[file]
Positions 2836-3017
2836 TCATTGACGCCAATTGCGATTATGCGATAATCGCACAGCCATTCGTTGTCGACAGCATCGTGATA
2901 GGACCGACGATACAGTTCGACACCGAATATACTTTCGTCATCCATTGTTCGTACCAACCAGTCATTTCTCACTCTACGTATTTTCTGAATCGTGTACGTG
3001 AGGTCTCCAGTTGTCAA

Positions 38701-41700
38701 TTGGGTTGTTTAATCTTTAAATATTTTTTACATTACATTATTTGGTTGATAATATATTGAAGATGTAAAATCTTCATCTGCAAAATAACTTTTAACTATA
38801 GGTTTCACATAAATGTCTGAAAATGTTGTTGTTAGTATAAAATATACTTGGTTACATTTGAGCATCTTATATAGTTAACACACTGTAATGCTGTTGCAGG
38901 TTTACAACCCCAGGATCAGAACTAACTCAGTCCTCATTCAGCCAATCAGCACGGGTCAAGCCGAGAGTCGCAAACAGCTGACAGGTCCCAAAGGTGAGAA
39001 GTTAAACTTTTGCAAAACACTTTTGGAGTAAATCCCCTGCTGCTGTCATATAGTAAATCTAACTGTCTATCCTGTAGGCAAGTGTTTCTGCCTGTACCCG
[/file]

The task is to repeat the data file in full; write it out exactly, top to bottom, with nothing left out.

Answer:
Positions 2836-3017
2836 TCATTGACGCCAATTGCGATTATGCGATAATCGCACAGCCATTCGTTGTCGACAGCATCGTGATA
2901 GGACCGACGATACAGTTCGACACCGAATATACTTTCGTCATCCATTGTTCGTACCAACCAGTCATTTCTCACTCTACGTATTTTCTGAATCGTGTACGTG
3001 AGGTCTCCAGTTGTCAA

Positions 38701-41700
38701 TTGGGTTGTTTAATCTTTAAATATTTTTTACATTACATTATTTGGTTGATAATATATTGAAGATGTAAAATCTTCATCTGCAAAATAACTTTTAACTATA
38801 GGTTTCACATAAATGTCTGAAAATGTTGTTGTTAGTATAAAATATACTTGGTTACATTTGAGCATCTTATATAGTTAACACACTGTAATGCTGTTGCAGG
38901 TTTACAACCCCAGGATCAGAACTAACTCAGTCCTCATTCAGCCAATCAGCACGGGTCAAGCCGAGAGTCGCAAACAGCTGACAGGTCCCAAAGGTGAGAA
39001 GTTAAACTTTTGCAAAACACTTTTGGAGTAAATCCCCTGCTGCTGTCATATAGTAAATCTAACTGTCTATCCTGTAGGCAAGTGTTTCTGCCTGTACCCG